While predictive maintenance has already become relatively common in both field service and manufacturing, the emerging field for AI in manufacturing is predictive quality, said Tanja Rueckert, Ph.D., executive vice president of the IoT and customer innovation units at SAP and a vice chair of the IIC Steering Committee. For example, she noted, organizations are starting to adopt a range of visualization and machine intelligence capabilities to spot quality issues and predict potential problems in time to prevent them. She said SAP recently showcased another AI capability at Hannover Messe -- namely, the concept of autonomous agents for dynamic routing in production activities. "We have seen a lot of interest in that, especially from the automotive industry," she said.
Of course, manufacturing is a particularly good candidate for sophisticated analytics because it is already well-instrumented with sensors and controls, said Mike Gualtieri, vice president and principal analyst at Forrester Research. However, he noted, "the pieces and parts don't necessarily talk to each other." Indeed, according to DataRPM, its U.K. implementation had to contend with 30 different air handling unit file structures in temperature data and inconsistency in time granularity of data sources with multiple data formats, along with similar inconsistencies in electrical data.
But the means to overcome that issue are plentiful. Then, injecting AI into those processes, specifically machine learning, can enable, at a minimum, better predictive maintenance, Gualtieri said.
Some of that has been done in the past, he said, through scheduled maintenance and rules of thumb, but further advances were stymied by false positives or negatives based on an inability to adequately cull through and interpret raw sensor data. Because machine learning correlates disparate data, it opens doors to processes becoming more accurate and keeping machines in service more of the time, he said.
The current and future states of AI in manufacturing
Despite the fact that the challenges of combining AI and manufacturing are not insurmountable, Gualtieri said there is little that is "commercial off the shelf" in terms of applying AI in an industrial or IoT environment. "At the moment, it is all separate pieces," he said. "This is a huge issue from a vendor standpoint because it may slow adoption. But if you are a manufacturer with a specific use case, you can still implement something; it just might take more effort."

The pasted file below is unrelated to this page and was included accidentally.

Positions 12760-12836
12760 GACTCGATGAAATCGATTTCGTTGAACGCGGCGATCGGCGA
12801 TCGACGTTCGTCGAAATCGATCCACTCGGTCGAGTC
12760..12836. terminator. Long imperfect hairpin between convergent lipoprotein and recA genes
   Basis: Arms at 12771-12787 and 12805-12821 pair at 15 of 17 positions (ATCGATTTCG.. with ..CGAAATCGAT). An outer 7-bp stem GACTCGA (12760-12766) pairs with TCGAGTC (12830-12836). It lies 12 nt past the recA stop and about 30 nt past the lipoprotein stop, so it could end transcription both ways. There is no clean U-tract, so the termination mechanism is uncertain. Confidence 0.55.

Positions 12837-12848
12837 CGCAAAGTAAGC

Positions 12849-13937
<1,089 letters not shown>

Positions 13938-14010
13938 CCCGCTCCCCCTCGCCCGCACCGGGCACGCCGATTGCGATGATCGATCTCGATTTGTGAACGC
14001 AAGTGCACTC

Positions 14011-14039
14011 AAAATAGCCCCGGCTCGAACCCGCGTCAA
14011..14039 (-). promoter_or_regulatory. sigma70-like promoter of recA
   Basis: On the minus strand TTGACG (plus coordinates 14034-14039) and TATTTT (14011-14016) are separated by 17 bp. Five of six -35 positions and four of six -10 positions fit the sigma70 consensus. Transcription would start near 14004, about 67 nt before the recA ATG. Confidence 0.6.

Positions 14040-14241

Gualtieri said startups and established companies alike are moving toward providing middleware or cloud-based platforms that can help tie the parts together.
There is one other important thing to consider, Gualtieri said: Consider the need for data science talent. Although the AI building blocks are getting more user-friendly and powerful, data scientists are indispensable to help refine the setup of AI in manufacturing and garner the most value from the output.
For now, he classifies AI in manufacturing as "nascent." Most everyone seems to recognize the potential, but relatively few companies have gone ahead and applied it, he said.
A similar observation, but with more optimistic conclusions backed by survey data, came from Kimberly Knickle, research vice president at IDC Manufacturing Insights. Although the results haven't been finalized and put into a report yet, she said the survey IDC conducted revealed a level of AI adoption that surprised her. For instance, across the U.S., about 10% of packaged goods manufacturers are already employing AI. "What was even more surprising is that many more were either evaluating AI or starting to implement it," she added.
Other verticals covered in the IDC survey -- notably, high tech -- also seem to be making a move toward adopting AI in manufacturing, she added. So, for now, it may be a nascent movement, but, perhaps, not for much longer.